Surgeon Scorecard Brings Much-Needed Transparency to Healthcare

Conventional wisdom maintains that, just as there are good and bad schools and school districts, there are also good and bad hospitals. Funding from insurance, grants, Medicare, and Medicaid along with patient quality of care reports are the most relied upon—though not necessarily the most reliable—metrics to determine which hospitals are the "best" and which are the "worst." But just as the RAND Corporation has shown that individual teachers have a larger impact on students' growth (or lack thereof) than their schools, mounting research in medical complication rates has indicated that individual surgeons and other practitioners can have a commensurably substantial impact on patient outcomes.

ProPublica stands at the forefront of this movement, claiming in a recent article that their "analysis of Medicare data found that, when it comes to elective operations, it is much more important to pick the right surgeon" than the right hospital. ProPublica recently announced that they were "making public the complication rates of nearly 17,000 surgeons nationwide," with the aim of informing patients of their potential for substantial risk of bodily harm and/or death at the hands of underperforming surgeons.

Researchers have compiled this data into a website called Surgeon Scorecard, which allows patients to search a list doctors and hospitals for past success and complication rates in eight elective procedures. Ranging from hip and knee replacement to lumbar spinal fusion and gallbladder removal, these eight procedures are meant to reflect the greatest actionable statistics for patient decision-making. Since the patients involved in these procedures were typically in good health before the surgery (hence, "elective"), they serve as a control group that most directly reflects the quality of each respective attending surgeon.

Unsurprisingly, Surgeon Scorecard has received a fair amount of criticism, mostly from surgeons and medical spokespeople who are skeptical of patients' abilities to adequately interpret the data. Dr. Joshua Jacobs of the American Academy of Orthopedic Surgeons remarked to NBC News, "I think you need to have a little more information than just this data to choose a surgeon." ProPublica has responded to this ambivalence with a comprehensive account of their methodologies and intentions, ranging from how they selected the procedures to how they weight various doctors according to their location, experience, education, and patient profiles.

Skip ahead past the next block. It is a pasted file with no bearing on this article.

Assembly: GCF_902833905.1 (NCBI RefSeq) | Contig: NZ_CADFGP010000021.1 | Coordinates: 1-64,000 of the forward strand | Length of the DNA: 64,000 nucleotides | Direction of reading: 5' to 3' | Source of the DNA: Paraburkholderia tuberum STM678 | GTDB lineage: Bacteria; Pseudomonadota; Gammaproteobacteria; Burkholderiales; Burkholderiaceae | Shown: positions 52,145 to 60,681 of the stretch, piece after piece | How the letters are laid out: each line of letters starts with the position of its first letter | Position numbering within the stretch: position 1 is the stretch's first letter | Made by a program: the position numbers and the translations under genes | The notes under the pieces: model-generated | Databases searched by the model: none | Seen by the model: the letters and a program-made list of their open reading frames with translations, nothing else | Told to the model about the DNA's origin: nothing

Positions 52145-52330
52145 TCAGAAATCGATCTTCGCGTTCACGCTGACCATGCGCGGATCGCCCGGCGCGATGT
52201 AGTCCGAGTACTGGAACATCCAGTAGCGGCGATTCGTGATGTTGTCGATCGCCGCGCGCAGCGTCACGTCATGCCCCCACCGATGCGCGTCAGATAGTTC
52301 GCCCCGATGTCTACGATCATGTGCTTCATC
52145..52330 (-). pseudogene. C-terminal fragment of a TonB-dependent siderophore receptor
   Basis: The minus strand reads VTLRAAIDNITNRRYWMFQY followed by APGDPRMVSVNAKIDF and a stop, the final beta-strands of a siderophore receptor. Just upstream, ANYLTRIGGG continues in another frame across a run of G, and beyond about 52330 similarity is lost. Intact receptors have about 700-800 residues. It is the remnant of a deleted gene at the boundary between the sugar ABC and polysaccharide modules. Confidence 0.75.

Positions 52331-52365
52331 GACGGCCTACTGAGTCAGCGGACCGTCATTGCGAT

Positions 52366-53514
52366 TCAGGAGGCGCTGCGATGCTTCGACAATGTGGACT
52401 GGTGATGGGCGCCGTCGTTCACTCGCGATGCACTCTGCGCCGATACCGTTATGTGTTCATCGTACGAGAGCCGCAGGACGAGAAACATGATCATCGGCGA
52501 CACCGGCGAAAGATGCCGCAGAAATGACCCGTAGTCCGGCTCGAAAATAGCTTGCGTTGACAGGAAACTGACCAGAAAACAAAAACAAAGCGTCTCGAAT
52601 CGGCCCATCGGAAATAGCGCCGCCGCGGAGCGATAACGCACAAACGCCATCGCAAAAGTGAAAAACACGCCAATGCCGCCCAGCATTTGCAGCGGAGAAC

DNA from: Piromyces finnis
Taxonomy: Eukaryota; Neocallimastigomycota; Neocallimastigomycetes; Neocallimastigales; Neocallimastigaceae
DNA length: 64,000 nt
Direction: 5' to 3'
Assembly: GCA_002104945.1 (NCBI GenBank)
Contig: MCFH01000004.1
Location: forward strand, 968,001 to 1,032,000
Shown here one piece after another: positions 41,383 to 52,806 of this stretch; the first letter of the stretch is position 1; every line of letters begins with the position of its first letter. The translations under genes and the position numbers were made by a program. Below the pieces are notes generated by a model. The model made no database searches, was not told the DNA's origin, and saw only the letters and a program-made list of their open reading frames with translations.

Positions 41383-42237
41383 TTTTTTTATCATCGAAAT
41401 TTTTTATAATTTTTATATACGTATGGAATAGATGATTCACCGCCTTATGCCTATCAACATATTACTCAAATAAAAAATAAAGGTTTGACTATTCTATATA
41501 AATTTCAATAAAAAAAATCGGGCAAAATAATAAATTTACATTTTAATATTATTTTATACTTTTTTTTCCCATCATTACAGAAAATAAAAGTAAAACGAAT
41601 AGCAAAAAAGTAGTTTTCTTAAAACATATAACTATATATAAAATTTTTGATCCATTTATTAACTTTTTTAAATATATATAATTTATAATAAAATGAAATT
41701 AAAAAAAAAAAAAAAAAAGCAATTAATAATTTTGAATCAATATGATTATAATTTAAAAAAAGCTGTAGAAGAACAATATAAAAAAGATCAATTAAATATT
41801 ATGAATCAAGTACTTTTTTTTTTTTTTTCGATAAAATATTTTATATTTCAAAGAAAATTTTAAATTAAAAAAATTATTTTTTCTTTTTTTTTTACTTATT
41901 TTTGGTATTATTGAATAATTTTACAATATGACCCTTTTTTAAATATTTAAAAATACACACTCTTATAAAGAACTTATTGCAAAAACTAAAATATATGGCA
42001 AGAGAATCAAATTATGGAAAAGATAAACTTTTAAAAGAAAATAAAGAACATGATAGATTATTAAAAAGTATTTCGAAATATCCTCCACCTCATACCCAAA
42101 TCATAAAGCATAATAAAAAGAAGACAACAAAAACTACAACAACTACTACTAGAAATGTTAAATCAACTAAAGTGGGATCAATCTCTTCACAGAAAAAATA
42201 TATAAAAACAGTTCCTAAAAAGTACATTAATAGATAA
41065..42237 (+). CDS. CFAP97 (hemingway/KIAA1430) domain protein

It remains to be seen whether Surgeon Scorecard will be effective in its aims to empower patients in the increasingly complex and expensive medical arena. Nevertheless, the issue of unnecessary and often deadly surgical complications remains high on the list of problems to tackle for healthcare administration and public policy generally. Between 2009 and 2013, surgical complications led to more than 3,000 deaths during elective surgery alone (where poor patient health and stability play very little role in the outcome of the procedure). Not only that, but problematic surgeries also contributed to 63,000 readmits of Medicare patients over the same time period. The data is open to interpretation, but the fact remains that improving surgeon performance could make a real difference in patient health. Websites like Surgeon Scorecard don't pass overt judgment on doctors, but they do stand for transparency, and opening the data up to public scrutiny may be the motivation hospitals need to address this long-standing issue.

Sources:
Surgeon ScoreCard
ProPublica – Surgery Risks
NBC News
RAND

About the Author:
Iris Stone is a freelance writer, editor, and business owner who has written on a range of topics. She has experience covering content on medicine, healthcare, and career training, as well as education. Iris is also interested in science and mathematics and is currently studying to be a physicist. Check out her Google+ Profile.

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